The first time I took a class from him, I was writing The Ocean Between Us, a reader favorite. There are many scenes and moments in that book that I created as a direct result of the class. Here is a blog post I wrote about Donald Maass and his work. Sign up! Do it! Do it now! http://www.susanwiggs.com/2007/09/24/this-guy-pisses-me-off/

Here’s a description of my portion of the class:

ROMANCE MASTER CLASS with literary agent and author Don Maass and bestselling author, Susan Wiggs

In this full day course, Don Maass and Susan Wiggs will teach you how to first foster a deep understanding of the romance genre, and then go beyond the expected to create a truly original breakout work.

You’ll learn how to merge elements of literary and genre fiction, how to assure reader investment in the credibility of your world and characters, how to create a palpable voice on the page, how to create a resonant theme, and much more.

Thursday, November 19, 2009 – Bainbridge Island WA

7:30pm Reading and Cookie Exchange with author Sheila Roberts:

http://eagleharborbooks.booksense.com/NASApp/store/IndexJsp

Got cookies? You will after this fabulous holiday events featuring Christmas books, cookies and general merriment. Bring a plate of your best cookies, and you’ll be entered to win a day of luscious pampering at a local spa!

 

Saturday, November 21, 2009 – Vancouver, BC, Canada

Workshop for Greater Vancouver RWA:

http://www.rwagvc.com/meetings.html This is a full-day event, all about bringing your characters to life and creating a book map for your novel. You won’t believe how much fun this is. Trust me, after 40-whatever novels, I know what works.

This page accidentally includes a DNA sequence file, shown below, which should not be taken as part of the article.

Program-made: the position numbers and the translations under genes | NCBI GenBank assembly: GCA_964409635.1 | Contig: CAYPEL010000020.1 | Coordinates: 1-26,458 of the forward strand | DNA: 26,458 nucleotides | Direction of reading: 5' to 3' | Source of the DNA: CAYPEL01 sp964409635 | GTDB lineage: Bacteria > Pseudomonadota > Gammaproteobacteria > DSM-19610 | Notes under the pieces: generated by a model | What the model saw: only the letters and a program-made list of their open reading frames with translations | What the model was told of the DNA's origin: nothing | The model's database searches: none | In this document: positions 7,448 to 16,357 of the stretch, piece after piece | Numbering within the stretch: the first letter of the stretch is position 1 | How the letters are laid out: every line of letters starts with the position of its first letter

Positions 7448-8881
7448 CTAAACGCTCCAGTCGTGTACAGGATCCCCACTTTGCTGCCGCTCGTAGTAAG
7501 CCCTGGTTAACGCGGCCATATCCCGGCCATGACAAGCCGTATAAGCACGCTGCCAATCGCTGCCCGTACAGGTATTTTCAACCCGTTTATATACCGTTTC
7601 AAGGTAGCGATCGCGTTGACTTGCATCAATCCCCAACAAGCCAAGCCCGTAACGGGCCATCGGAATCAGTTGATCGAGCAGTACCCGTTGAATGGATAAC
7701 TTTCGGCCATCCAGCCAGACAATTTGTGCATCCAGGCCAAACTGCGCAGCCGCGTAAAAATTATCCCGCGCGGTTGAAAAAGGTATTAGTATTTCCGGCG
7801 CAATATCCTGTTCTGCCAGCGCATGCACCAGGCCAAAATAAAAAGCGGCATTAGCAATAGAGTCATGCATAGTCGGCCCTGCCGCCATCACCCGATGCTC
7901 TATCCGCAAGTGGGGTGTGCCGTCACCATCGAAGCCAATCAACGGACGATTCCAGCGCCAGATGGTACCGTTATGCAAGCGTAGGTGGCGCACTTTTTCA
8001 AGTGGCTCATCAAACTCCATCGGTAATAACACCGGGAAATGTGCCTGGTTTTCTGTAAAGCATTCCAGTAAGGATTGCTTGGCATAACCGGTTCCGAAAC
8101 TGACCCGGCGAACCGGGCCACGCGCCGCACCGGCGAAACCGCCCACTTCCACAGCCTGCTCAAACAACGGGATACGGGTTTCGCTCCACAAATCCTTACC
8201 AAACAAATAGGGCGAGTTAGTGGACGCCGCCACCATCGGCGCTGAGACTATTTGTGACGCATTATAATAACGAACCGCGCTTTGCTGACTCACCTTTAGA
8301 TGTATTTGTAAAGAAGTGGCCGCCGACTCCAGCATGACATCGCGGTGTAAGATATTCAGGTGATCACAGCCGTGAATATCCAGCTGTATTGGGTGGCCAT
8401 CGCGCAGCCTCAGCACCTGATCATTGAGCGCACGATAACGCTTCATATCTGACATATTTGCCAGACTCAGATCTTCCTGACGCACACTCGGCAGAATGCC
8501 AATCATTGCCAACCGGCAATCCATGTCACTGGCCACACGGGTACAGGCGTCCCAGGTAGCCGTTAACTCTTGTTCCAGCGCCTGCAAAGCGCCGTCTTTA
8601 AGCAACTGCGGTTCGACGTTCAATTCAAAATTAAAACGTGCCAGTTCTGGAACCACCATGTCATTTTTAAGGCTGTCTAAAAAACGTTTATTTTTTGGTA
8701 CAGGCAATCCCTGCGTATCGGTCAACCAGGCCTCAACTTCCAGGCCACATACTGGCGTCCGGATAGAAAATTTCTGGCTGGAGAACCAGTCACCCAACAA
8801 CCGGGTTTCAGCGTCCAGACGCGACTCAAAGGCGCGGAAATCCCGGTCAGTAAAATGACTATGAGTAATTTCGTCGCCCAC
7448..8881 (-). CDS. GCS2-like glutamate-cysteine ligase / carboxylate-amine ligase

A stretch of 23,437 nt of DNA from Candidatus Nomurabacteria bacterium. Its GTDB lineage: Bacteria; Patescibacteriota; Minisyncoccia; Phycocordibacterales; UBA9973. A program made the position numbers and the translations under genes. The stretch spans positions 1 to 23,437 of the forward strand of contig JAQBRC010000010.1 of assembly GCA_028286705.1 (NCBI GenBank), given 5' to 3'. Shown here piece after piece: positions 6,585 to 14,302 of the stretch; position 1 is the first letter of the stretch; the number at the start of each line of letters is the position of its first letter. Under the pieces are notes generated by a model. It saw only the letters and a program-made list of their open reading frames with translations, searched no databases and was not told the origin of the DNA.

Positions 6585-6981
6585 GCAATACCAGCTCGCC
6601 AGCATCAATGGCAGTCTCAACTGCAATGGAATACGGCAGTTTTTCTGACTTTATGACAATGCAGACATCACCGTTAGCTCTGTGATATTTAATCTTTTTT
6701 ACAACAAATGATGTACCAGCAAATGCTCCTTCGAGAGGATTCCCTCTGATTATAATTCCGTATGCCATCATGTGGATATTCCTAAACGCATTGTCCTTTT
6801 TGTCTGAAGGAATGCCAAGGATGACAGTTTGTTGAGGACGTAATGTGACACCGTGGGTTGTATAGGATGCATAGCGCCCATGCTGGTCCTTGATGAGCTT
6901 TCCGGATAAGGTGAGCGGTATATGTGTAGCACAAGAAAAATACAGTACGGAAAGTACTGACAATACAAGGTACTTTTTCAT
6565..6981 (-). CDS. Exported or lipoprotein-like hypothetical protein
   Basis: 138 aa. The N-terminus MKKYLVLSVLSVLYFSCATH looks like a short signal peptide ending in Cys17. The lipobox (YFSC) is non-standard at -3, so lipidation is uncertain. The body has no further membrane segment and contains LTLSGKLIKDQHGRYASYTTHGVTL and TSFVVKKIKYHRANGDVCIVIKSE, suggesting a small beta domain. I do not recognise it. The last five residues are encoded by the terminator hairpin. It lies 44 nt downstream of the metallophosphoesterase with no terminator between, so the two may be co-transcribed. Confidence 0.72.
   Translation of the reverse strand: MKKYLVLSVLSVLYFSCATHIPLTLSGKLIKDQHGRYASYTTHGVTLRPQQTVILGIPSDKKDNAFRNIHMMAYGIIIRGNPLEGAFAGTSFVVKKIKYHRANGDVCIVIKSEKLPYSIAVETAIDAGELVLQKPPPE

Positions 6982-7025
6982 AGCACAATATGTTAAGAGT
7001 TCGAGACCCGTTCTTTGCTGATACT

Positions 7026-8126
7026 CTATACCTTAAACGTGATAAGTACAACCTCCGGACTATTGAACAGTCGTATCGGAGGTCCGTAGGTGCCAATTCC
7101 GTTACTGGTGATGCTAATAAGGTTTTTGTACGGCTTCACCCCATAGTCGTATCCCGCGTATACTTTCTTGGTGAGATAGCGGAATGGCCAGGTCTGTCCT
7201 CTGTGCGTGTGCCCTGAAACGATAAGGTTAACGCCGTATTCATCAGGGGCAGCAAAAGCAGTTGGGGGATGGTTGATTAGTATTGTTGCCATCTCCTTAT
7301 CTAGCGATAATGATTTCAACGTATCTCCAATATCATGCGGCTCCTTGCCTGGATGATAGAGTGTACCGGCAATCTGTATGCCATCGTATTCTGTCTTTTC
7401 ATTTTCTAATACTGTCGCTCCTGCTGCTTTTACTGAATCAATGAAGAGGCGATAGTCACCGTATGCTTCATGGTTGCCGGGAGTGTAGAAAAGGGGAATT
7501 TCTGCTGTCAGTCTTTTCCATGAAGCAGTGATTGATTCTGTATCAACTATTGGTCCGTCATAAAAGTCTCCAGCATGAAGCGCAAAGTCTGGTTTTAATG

So there you have it. MARK YOUR CALENDAR. Come see me!

Happy Holidays,

Susan Wiggs

Cookie Tiiiiime!

Lakeshore Christmas features a collection of cookie recipes from favorite fictional characters. Remember chewy molasses cookies? This is the one. I first discovered it thanks to my friend Cheryl, who got it from the Silver Palate Cookbook. I tweaked it here and there to make it unique for the book–that pinch of cayenne is the secret:

Daisy Bellamy’s “May the Best Man Win” Molasses Cookies

 

(24 cookies)

Ingredients

3/4 cup unsalted butter

1 cup sugar

1/4 cup molasses

1 egg

1-3/4 cups flour

1/2 teaspoon ground cloves

1/2 teaspoon ground ginger

1 teaspoon ground cinnamon

1/4 teaspoon cayenne pepper

1/2 teaspoon baking soda

 

Directions

1. Preheat oven to 350°F.

2. Line cookie sheets with baking parchment.

3. Melt the butter; mix well with sugar and molasses.

4. Beat in the egg, then slowly add the rest of the ingredients, mixing well to create a wet dough.

5. Line a cookie sheet with foil or parchment.

6. Drop the batter by scant teaspoons onto the parchment. Leave plenty of space, because cookies will spread.

7. Bake 8-10 minutes, just until the cookies darken.

8. Remove parchment from cookie sheet, and let cool. These cookies are delicious as is, or you can dress them up with a drizzle of lemon icing.

Song suggestion: “I’ll Be Home for Christmas” performed by Nickel Creek